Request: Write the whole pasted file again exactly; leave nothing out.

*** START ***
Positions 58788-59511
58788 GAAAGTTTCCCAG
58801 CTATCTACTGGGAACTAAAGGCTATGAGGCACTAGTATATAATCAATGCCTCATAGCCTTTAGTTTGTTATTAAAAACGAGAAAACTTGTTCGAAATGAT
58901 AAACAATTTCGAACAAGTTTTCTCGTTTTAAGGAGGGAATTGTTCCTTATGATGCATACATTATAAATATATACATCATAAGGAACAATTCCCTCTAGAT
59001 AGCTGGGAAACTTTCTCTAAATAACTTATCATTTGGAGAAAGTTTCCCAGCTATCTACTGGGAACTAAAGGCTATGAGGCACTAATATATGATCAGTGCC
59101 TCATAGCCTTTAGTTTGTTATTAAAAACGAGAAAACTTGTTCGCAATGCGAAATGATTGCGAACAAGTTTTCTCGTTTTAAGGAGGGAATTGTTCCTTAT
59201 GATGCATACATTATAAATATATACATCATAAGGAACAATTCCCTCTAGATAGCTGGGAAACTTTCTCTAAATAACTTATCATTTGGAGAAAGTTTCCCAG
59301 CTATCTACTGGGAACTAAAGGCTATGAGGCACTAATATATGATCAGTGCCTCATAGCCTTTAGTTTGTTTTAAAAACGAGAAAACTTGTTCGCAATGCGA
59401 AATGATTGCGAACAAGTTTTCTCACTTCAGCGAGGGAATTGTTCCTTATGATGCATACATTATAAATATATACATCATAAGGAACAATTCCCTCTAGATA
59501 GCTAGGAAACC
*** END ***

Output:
Positions 58788-59511
58788 GAAAGTTTCCCAG
58801 CTATCTACTGGGAACTAAAGGCTATGAGGCACTAGTATATAATCAATGCCTCATAGCCTTTAGTTTGTTATTAAAAACGAGAAAACTTGTTCGAAATGAT
58901 AAACAATTTCGAACAAGTTTTCTCGTTTTAAGGAGGGAATTGTTCCTTATGATGCATACATTATAAATATATACATCATAAGGAACAATTCCCTCTAGAT
59001 AGCTGGGAAACTTTCTCTAAATAACTTATCATTTGGAGAAAGTTTCCCAGCTATCTACTGGGAACTAAAGGCTATGAGGCACTAATATATGATCAGTGCC
59101 TCATAGCCTTTAGTTTGTTATTAAAAACGAGAAAACTTGTTCGCAATGCGAAATGATTGCGAACAAGTTTTCTCGTTTTAAGGAGGGAATTGTTCCTTAT
59201 GATGCATACATTATAAATATATACATCATAAGGAACAATTCCCTCTAGATAGCTGGGAAACTTTCTCTAAATAACTTATCATTTGGAGAAAGTTTCCCAG
59301 CTATCTACTGGGAACTAAAGGCTATGAGGCACTAATATATGATCAGTGCCTCATAGCCTTTAGTTTGTTTTAAAAACGAGAAAACTTGTTCGCAATGCGA
59401 AATGATTGCGAACAAGTTTTCTCACTTCAGCGAGGGAATTGTTCCTTATGATGCATACATTATAAATATATACATCATAAGGAACAATTCCCTCTAGATA
59501 GCTAGGAAACC